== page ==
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Posted: Thu Jul 02, 2020 10:23 am
by bighern
How often should the calibration sphere itself, be calibrated? We have a customer that wants us to show that this is something we do. And where would you send it to have this done? And while my sphere out for calibration, and i need to calibrate my probe,
what options do i have? any thoughts or info is welcome. thanks.


Posted: Thu Jul 02, 2020 10:35 am
by CMM Guru
The answer totally depends on your, and your customer's, requirements. You determine this statistically. In a perfect world, you would send you sphere out, say, once a week for a few weeks. After you see it is stable, you would then switch to maybe once a month. And after that is stable a few times, you would switch to quarterly, semi-annual, then once a year.


Start with once a year. If you get stable results back for a few years, go to every 2. And you would have documentation available to back up your reason since you can prove your sphere is stable over 2 years. We (another company) used to do every 3 years if I remember.

If your customer is asking this kind of question, it will need to be done by a certified lab with traceable equipment to NIST.

What to do in the meantime? Have 2 spheres. Unfortunately.


Posted: Thu Jul 02, 2020 10:43 am
by CrashN8
I cannot give advice on how often... we see users calibrate anywhere from everyday to once a week to once a month. Every once in a while we have people contact us with complaint that system is not accurate and can see that last tip calibration was 2 years ago :lol: :lol:

Anyway, you can choose a frequency that meets your needs, probably close to once per week and then write a small CMM-Manager program that includes tip calibration. Notice the Calibrate All button in Tip Manager... There is an option in the Calibrate All dialog to add to program, this adds a Program Step. Then save the program and run it anytime you need to re-calibrate tips.

Also notice we added an option to automatically save Tip Summary after Calibrating All tips. This option is added in 3.10 that releases in the next few weeks.



Posted: Thu Jul 02, 2020 10:44 am
by CrashN8
After reading CMM Guru's comments and re-reading your original post, I realize that I have answered your question in the wrong context. Next time I will read more carefully :lol:

Anyway, I hope my answer gave some extra insight either way.


Posted: Fri Jul 10, 2020 1:56 am
by chuck swanson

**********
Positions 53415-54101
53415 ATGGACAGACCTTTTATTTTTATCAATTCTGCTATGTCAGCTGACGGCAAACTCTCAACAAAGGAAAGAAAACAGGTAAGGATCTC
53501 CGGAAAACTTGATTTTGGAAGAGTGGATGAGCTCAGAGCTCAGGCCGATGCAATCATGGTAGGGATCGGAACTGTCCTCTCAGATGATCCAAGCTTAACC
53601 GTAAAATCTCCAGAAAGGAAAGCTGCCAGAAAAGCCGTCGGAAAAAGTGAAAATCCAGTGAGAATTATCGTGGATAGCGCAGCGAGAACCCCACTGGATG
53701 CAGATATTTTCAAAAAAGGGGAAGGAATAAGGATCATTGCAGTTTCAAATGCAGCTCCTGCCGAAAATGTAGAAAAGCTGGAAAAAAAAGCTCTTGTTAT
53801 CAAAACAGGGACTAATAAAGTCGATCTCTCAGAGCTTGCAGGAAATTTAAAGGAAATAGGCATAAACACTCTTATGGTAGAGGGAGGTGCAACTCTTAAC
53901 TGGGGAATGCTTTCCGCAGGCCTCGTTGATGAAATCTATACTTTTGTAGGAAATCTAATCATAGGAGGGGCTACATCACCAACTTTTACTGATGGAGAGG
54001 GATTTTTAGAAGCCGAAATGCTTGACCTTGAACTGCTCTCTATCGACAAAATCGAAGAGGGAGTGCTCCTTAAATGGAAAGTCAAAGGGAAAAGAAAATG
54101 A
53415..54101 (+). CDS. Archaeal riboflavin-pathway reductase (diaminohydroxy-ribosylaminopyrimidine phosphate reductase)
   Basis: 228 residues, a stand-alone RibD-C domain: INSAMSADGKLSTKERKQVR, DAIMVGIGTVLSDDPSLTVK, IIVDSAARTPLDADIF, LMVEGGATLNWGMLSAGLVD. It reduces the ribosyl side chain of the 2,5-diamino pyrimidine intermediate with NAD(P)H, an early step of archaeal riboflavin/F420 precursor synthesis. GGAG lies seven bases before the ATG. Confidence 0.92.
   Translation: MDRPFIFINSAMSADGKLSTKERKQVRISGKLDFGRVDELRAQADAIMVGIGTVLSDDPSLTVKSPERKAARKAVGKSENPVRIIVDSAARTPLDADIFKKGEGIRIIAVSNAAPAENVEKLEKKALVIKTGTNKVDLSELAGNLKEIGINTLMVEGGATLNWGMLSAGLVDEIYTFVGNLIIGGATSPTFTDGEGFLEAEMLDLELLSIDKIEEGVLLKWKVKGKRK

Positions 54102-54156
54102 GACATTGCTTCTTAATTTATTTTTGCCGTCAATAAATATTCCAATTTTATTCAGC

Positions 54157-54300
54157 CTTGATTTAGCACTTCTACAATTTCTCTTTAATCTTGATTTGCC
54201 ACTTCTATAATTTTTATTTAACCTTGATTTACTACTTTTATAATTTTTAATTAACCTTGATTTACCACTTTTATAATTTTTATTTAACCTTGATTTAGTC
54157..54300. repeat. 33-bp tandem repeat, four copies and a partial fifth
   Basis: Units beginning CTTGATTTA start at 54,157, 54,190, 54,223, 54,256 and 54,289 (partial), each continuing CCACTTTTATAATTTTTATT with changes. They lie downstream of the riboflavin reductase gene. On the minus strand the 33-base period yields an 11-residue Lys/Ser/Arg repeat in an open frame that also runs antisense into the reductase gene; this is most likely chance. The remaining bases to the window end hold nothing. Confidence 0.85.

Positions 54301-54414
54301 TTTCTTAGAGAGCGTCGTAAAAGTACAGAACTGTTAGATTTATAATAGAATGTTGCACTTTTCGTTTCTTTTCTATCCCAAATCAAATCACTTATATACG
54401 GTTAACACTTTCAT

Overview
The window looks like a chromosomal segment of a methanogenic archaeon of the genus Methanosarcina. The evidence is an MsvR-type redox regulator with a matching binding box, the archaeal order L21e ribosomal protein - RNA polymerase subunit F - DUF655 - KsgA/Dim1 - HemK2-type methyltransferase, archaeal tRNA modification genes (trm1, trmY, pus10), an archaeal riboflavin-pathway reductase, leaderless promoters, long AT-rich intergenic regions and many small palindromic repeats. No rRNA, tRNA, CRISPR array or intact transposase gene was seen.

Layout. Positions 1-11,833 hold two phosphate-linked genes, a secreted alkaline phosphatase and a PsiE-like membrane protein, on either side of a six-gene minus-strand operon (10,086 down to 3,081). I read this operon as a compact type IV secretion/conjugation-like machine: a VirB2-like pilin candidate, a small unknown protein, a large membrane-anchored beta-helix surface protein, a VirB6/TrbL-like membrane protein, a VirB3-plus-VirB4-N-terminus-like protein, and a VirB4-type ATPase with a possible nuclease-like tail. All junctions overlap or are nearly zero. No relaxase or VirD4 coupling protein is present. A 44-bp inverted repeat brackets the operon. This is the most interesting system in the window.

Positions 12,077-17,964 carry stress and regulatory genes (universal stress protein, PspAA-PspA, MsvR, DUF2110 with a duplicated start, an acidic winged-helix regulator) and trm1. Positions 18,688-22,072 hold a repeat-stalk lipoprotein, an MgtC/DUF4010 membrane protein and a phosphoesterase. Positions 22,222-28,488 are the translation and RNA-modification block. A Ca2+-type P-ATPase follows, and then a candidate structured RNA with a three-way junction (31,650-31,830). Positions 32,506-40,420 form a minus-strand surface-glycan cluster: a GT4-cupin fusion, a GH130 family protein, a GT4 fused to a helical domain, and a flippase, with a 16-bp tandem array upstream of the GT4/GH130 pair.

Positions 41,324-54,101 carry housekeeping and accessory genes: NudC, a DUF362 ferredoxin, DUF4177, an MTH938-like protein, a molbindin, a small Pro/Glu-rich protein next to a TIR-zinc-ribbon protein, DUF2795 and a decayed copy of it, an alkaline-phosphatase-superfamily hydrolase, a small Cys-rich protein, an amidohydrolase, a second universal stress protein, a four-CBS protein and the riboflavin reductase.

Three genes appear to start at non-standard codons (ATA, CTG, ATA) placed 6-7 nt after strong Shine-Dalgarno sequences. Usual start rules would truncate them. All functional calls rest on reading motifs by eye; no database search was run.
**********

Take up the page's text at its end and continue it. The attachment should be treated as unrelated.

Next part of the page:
Boeing requires us to send ours out annually. We keep two of them in the system so we always have one in house.


Posted: Fri Jul 10, 2020 9:24 am
by CMM Guru
Here's what NIST says about this (essentially what I said in the first answer):

How often must I calibrate and instrument or artifact?

You need to calibrate often enough that the instrument or artifact is known well enough that the quality of your product is not adversely affected. You must know what uncertainty you require of the instrument or artifact and you need to know how the calibration is expected to change with time. Most systems for setting calibration intervals assume that the calibration slowly drifts over time, or that the change is at least describable by some reasonable statistical distribution. A good reference for these types of calculations is the National Conference of Standards Laboratories International (NCSLI) Recommended Practice Number 1 (RP-1).

You must remember that when an instrument comes in for calibration, if it is seriously out of calibration you must suspect the judgements made on the basis of data from this instrument. This may involve recalling parts or other instruments for rechecks. Thus, it is a bad practice, economically, to set recalibration intervals that are too long. On the other hand, if every instrument is in calibration when checked, the intervals may be too short, at least in the sense that you are paying for unneeded calibrations. The rules in RP-1 are an attempt to optimize the tradeoffs.

The referenced document is available from NCSLI at ... 5ef6325073


Posted: Tue Jul 14, 2020 8:46 am
by myork1967
If the cal sphere is not beat to heck, pitted ect..or ceramic no chips broken ect ect, seems to me you could check it on your own cmm.

When calibrating the CMM, all the equipment is calibrated so you do have traceability. I would probably have one touch sensor and probe put back just for this.....just my 2 cents...


Posted: Tue Jul 14, 2020 1:46 pm
by CMM Guru
Except. You would have to calibrate you tool on a certified artifact to start with. Which means you can't calibrated your probe on the sphere and then use that probe to check the sphere...